Tuna - diet

Longfin eels are the largest and longest-lived fish in New Zealand's freshwaters, and where they are present they are the top predator.

Tuna are opportunistic feeders, usually eating anything they can find. What they eat depends on their size (and therefore the size of their mouth), the habitat occupied, and the prey available. Although they have fairly poor eyesight, they find their kai using their powerful sense of smell. Tuna are usually more active at night and rest during the day. Feeding slows down during cold temperatures (<10°C).

Small eels eat a range of invertebrates, including small insect larvae, snails, midges and crustaceans. As their mouths get bigger, they can also eat larger animals such as kōura (freshwater crayfish, also known as kēwai), fish (including smaller eels), small birds and rats.

Tuna thrive when it floods – flooded river margins are important feeding grounds for them. During a flood, eels will move out of the main river channel to the margins where they eat as much as they can, filling up organisms not usually found in the water like earthworms and beetles.

References and Further Reading

Cairns, D. (1942). Life history of the two species of freshwater eel in New Zealand. II. Food, and interrelationships with trout. New Zealand Journal of Science & Technology 23(4): 132-148.

Carton, A.G., Montgomery, J.C. (2003). Evidence of a rheotactic component in the odour search behaviour of freshwater eels. Journal of Fish Biology 62(3): 501-516. http://onlinelibrary.wiley.com/doi/10.1046/j.1095-8649.2003.00015.x/abstract

Chisnall, B.L. (1987). Juvenile Eel Biology in the Backwaters of the Waikato River. Master of Science thesis, University of Waikato, New Zealand. 152 p.

Chisnall, B.L. (2000). Utilisation of flood plains by New Zealand freshwater eels. NIWA Client Report: CEE01201. Prepared for Central Eel Enhancement Co Ltd. 15 p.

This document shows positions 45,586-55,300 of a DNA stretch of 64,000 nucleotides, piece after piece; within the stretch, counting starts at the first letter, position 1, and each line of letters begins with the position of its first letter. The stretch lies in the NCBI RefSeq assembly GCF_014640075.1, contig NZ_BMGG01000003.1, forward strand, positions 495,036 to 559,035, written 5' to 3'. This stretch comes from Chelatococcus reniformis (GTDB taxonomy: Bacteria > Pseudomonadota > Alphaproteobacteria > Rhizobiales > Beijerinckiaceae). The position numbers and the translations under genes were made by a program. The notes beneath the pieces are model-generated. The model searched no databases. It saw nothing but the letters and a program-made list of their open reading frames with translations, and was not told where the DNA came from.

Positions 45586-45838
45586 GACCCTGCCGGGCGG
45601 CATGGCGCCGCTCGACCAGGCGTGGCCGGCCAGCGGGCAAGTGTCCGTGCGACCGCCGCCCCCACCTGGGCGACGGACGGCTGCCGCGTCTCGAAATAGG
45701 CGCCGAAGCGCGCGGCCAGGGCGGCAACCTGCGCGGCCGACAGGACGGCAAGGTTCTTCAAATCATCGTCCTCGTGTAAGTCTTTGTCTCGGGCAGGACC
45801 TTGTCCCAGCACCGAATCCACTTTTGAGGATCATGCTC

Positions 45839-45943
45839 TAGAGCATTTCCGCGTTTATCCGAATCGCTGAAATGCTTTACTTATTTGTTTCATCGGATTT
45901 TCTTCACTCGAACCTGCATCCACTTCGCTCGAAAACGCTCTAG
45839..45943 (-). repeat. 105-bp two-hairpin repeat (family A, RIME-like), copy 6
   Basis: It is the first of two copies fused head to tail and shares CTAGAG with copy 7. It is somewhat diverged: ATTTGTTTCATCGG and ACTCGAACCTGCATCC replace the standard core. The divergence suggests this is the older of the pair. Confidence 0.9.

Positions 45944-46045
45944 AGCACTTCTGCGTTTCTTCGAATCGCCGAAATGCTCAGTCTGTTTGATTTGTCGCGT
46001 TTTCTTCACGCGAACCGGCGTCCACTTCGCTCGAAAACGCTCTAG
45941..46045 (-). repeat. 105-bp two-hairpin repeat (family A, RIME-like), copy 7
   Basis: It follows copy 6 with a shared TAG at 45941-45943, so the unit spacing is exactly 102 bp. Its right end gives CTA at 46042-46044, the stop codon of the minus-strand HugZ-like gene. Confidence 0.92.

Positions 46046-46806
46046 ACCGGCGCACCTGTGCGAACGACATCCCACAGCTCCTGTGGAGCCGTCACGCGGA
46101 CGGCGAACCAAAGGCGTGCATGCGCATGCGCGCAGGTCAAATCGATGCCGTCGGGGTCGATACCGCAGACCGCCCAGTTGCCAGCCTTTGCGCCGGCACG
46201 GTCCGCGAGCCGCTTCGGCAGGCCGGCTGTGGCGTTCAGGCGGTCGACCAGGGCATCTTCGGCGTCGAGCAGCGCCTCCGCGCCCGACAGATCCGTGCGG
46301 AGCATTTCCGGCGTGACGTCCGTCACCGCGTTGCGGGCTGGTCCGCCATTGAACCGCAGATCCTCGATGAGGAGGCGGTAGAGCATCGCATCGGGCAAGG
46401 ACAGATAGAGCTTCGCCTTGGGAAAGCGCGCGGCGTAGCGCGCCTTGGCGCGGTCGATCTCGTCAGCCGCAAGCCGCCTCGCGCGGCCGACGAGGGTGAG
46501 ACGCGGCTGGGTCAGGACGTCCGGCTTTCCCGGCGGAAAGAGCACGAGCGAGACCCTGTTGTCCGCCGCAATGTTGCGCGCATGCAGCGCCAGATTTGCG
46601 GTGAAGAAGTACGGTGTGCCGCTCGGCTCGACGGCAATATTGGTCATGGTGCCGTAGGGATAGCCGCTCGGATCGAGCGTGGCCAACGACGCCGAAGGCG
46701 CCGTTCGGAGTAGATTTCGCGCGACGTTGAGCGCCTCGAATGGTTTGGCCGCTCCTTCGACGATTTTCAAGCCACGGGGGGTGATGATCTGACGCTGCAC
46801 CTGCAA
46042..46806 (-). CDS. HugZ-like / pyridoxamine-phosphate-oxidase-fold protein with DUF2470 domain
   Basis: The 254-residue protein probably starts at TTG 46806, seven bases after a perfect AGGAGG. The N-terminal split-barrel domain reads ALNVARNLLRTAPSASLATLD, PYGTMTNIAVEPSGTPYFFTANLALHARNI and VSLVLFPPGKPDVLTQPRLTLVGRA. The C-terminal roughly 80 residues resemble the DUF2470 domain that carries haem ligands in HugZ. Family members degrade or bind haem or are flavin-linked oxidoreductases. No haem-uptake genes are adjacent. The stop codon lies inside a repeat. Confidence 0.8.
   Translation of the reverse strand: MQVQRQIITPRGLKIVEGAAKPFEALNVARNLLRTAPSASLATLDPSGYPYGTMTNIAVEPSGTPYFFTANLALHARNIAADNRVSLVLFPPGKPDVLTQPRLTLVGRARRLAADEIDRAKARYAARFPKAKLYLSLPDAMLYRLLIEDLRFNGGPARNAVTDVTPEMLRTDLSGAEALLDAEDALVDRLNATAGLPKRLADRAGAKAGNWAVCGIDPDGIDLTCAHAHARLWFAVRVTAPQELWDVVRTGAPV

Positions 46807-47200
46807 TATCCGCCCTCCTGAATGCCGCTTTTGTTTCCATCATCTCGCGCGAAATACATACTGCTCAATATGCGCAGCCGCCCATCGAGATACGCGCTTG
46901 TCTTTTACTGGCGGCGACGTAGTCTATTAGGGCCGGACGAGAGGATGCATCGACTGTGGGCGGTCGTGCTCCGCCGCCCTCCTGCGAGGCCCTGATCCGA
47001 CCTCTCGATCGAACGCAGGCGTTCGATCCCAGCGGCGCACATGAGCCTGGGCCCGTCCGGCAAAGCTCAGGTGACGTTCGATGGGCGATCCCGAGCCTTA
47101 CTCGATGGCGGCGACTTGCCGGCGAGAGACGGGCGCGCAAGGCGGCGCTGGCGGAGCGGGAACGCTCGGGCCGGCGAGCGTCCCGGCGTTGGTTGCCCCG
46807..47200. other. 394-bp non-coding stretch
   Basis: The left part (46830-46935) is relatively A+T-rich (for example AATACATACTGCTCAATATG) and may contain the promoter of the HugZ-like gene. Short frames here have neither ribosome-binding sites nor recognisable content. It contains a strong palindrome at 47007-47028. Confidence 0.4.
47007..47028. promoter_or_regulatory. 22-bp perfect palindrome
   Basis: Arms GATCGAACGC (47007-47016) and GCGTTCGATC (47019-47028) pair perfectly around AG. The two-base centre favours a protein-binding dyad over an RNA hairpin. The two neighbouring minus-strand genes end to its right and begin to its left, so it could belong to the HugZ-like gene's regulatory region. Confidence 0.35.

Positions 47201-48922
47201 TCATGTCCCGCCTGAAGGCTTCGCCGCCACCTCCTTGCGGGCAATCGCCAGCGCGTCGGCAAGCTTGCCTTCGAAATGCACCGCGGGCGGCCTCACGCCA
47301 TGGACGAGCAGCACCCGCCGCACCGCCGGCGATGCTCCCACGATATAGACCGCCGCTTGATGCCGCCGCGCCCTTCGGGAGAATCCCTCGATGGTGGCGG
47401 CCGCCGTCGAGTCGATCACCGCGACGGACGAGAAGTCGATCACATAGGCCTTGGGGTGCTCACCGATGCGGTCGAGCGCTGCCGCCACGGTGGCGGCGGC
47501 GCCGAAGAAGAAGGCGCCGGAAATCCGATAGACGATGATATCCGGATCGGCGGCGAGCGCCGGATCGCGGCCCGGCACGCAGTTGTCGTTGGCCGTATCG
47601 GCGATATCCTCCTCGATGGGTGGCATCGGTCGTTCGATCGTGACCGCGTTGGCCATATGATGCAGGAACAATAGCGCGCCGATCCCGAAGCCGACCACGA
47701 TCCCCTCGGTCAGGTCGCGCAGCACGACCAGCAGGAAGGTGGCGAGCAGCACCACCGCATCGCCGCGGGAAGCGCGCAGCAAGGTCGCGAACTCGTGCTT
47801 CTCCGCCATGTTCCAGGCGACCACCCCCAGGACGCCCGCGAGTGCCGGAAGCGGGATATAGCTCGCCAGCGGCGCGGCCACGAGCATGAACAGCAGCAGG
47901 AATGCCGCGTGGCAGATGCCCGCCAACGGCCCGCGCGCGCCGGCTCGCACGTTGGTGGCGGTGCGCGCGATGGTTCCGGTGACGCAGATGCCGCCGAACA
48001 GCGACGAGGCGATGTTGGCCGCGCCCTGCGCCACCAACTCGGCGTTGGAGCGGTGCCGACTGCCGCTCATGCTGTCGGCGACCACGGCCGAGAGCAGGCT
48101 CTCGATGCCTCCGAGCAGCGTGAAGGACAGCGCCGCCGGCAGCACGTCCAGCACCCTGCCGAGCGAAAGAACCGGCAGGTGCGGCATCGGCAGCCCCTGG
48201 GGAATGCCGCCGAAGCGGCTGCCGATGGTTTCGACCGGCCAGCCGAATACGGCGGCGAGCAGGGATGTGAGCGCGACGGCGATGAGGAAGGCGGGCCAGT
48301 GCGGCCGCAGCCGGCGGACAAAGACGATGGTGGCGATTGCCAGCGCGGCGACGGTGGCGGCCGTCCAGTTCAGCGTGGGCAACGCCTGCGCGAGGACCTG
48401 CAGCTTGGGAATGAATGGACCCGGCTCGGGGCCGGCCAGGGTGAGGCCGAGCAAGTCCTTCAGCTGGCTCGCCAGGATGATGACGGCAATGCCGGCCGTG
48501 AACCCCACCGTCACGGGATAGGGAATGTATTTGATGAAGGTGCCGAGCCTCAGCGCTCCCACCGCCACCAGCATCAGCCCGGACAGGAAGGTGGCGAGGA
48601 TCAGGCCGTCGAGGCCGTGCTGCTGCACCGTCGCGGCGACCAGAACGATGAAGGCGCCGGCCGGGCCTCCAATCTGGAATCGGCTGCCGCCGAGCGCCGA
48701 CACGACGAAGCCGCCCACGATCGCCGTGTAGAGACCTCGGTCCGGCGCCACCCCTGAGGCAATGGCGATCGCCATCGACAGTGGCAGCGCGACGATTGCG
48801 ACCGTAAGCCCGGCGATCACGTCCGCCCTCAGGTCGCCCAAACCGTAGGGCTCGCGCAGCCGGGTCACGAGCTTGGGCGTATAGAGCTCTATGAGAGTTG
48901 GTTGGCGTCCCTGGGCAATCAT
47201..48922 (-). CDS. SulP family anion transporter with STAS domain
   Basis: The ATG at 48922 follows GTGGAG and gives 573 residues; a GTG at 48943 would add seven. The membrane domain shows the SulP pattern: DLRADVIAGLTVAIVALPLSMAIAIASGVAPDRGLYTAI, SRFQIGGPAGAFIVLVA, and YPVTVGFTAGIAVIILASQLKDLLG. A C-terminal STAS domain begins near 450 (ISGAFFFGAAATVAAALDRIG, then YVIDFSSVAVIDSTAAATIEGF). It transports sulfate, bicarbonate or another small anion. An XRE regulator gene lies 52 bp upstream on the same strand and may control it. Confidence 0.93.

Jellyman, D.J. (1989). Diet of two species of freshwater eel (Anguilla spp.) in Lake Pounui, New Zealand. New Zealand Journal of Marine and Freshwater Research 23: 1-10. http://www.royalsociety.org.nz/publications/journals/nzjm/1989/001/

Jellyman, D.J. (1996). Diet of longfinned eels, Anguilla dieffenbachii, in Lake Rotoiti, Nelson lakes, New Zealand. New Zealand Journal of Marine and Freshwater Research 30: 365-369. http://www.tandfonline.com/doi/pdf/10.1080/00288330.1996.9516723

Jellyman, D.J., Todd, P.R. (1982). New Zealand Freshwater Eels: Their Biology and Fishery. Information Leaflet 11. Fisheries Research Division, New Zealand Ministry of Fisheries. 1-19.

Kangur, K., Kangur, A., Kangur, P. (1999). A comparative study of the feeding of the eel, Anguilla anguilla (L.), bream, Abramis brama (L.) and ruffe, Gymnocephalus cernuus (L.) in Lake Vortsjarv, Estonia. Hydrobiologia 408/409: 65-72. http://www.springerlink.com/content/npr233w327x7uwjk/fulltext.pdf

McDowall, R.M. (1990). New Zealand Freshwater Fishes - A Natural History and Guide. Heinemann Press, Auckland.

McDowall, R.M. (2000). The Reed Field Guide to New Zealand Freshwater Fishes. Reed Publishing (NZ) Limited. 224 p.

Sagar, P.M., Glova, G.J. (1994). Food partitioning by small fish in a coastal New Zealand stream. New Zealand Journal of Marine and Freshwater Research 28: 429-436. http://www.royalsociety.org.nz/media/publications-journals-nzjm-1994-040.pdf

Sagar, P.M., Glova, G.J. (1998). Diel feeding and prey selection of three size classes of shortfinned eel (Anguilla australis) in New Zealand. Marine and Freshwater Research 49: 421-428. http://www.publish.csiro.au/paper/MF97154 

Time lapse photo of an eel moving towards a food source. Credit: Guy Carton
Stomach contents of an eel sampled during a flood event in the backwaters of the Waikato River (see Chisnall 1987). Credit: Ben Chisnall
Some common stream invertebrates found in NZ waterways. Credit: Brian Smith, NIWA
Some common stream invertebrates found in NZ waterways. Credit: Brian Smith, NIWA